Animations can be a powerful and captivating communication medium when done right. To create animations that make a lasting impression on your audience, you must know the 12 Principles of Animation.
The 12 principles of animation guide and help animators create fluid, realistic motion.
These core animation principles were first outlined by Disney animators Ollie Johnston and Frank Thomas in the book, The Illusion of Life: Disney Animation in 1981. These techniques are essential for both traditional hand-drawn and modern 3D computer animation.
As a beginner animator, mastering these basic concepts can help create engaging characters that capture your audience’s attention.
Check our course “Introduction to Animation” by Disney veteran Tom Bancroft.
In this blog post, we will explore each principle in detail and provide examples that show how they work in practice.
Timing and spacing are two basic animation principles that help give animation its lifelike qualities. These two are the only concepts out of the 12 principles of animation that create a sense of movement.
Timing refers to the number of drawings or frames used per second to create smooth motion. It can be manipulated by varying the frames per second (FPS) used in the scene. Fewer frames per second will result in faster movement, while more frames per second will generate slower motion.
Spacing is how far apart two drawings are placed within a given timeframe, often referred to as “in-betweens.” Wider spacing gives the impression of rapid movement, while closer spacing gives the impression of gradual motion.
By combining both timing and spacing techniques, it is possible to create realistic motion that follows the laws of physics. For example, slow motion can create an impression of weightiness.
In contrast, faster motion can suggest a feeling of lightness or agility. This allows animators to make movements look believable and convincing from frame one until the end.
Squash and stretch give a sense of weight and flexibility to drawn or computer-generated objects, allowing them to move more realistically.
An object should expand and compress as forces are applied, such as when a character jumps, or a ball hits the ground. It also helps make an animation appear dynamic and active rather than static and lifeless.
When using squash and stretch, it’s important to remember that the volume of an object should stay consistent even when it appears squashed or stretched.
When an object is compressed or elongated by forces, its overall shape should remain familiar, but its width and depth should change accordingly.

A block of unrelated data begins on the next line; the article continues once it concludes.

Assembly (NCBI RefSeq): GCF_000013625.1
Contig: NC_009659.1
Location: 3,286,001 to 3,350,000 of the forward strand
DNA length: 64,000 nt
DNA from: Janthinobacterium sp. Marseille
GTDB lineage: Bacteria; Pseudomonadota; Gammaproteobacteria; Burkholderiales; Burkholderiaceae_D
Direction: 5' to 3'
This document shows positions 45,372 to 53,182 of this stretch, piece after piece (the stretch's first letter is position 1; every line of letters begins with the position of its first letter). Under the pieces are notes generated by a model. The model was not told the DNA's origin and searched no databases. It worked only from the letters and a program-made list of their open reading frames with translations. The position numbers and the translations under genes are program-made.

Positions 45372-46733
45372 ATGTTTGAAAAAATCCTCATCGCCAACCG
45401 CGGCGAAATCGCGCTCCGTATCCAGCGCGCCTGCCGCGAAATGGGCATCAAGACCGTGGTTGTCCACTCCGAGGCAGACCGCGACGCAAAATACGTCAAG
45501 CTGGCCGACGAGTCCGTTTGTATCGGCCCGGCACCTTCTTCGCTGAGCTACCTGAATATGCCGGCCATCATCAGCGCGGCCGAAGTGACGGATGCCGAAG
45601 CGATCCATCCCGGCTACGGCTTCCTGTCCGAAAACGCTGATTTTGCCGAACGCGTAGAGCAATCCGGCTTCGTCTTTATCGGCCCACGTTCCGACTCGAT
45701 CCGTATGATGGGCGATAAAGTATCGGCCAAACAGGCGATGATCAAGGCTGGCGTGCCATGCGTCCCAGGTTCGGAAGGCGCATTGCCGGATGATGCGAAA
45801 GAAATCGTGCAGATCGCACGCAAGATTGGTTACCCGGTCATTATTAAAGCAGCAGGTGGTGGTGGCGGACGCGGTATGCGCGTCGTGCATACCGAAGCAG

A great example of how squash and stretch work is with a bouncing ball. As the ball starts to fall, it will stretch out before impact as if it’s being pulled downwards by gravity. As soon as it hits the ground, it compresses itself before stretching and returning to the air again.
Squash and stretch help create a sense of speed and weight for this type of motion that would otherwise be difficult to capture without this animation technique.
Anticipation helps build tension by giving the audience time to react and prepare for the animation that is about to take place. It involves introducing a slight pause or movement before the main animation takes place.
Think of a golfer swinging his club back before hitting the ball or a dancer bending down before leaping into the air.
It’s also useful for less physical actions, like a character looking off-screen in anticipation of someone’s arrival or glancing at an object they’re about to pick up.
Anticipation helps make the animation look more realistic and makes it easier for the audience to understand what’s happening in a scene.
By utilizing anticipation, animators can create scenes with a sense of humor and drama that feel believable and relatable. It also adds an extra layer of entertainment that can help keep the audience engaged and interested in the animation.
The slow-in and slow-out animation principles are essential when animating or creating visuals to depict movement. This concept allows the viewer to understand that objects and characters need time to accelerate and decelerate, which creates a more realistic feel in the animation.
The slow-in and slow-out effects are created by drawing extra frames near the beginning and end of an action to give it a more gradual start and finish. This is important because real-world motion always starts and ends slowly rather than abruptly.
This concept is particularly useful when animating characters transitioning between two extreme poses, such as sitting down and standing up.
This concept applies to any other moving object that may appear in an animated scene. For example, cars slowing down or speeding up as they reach their destination or birds flapping their wings slowly until they reach full speed.
By utilizing the slow-in and slow-out animation principle, animators can create more lifelike movements that feel natural and believable.
Follow-through and overlapping action are animation techniques that emphasize movement, momentum, and inertia.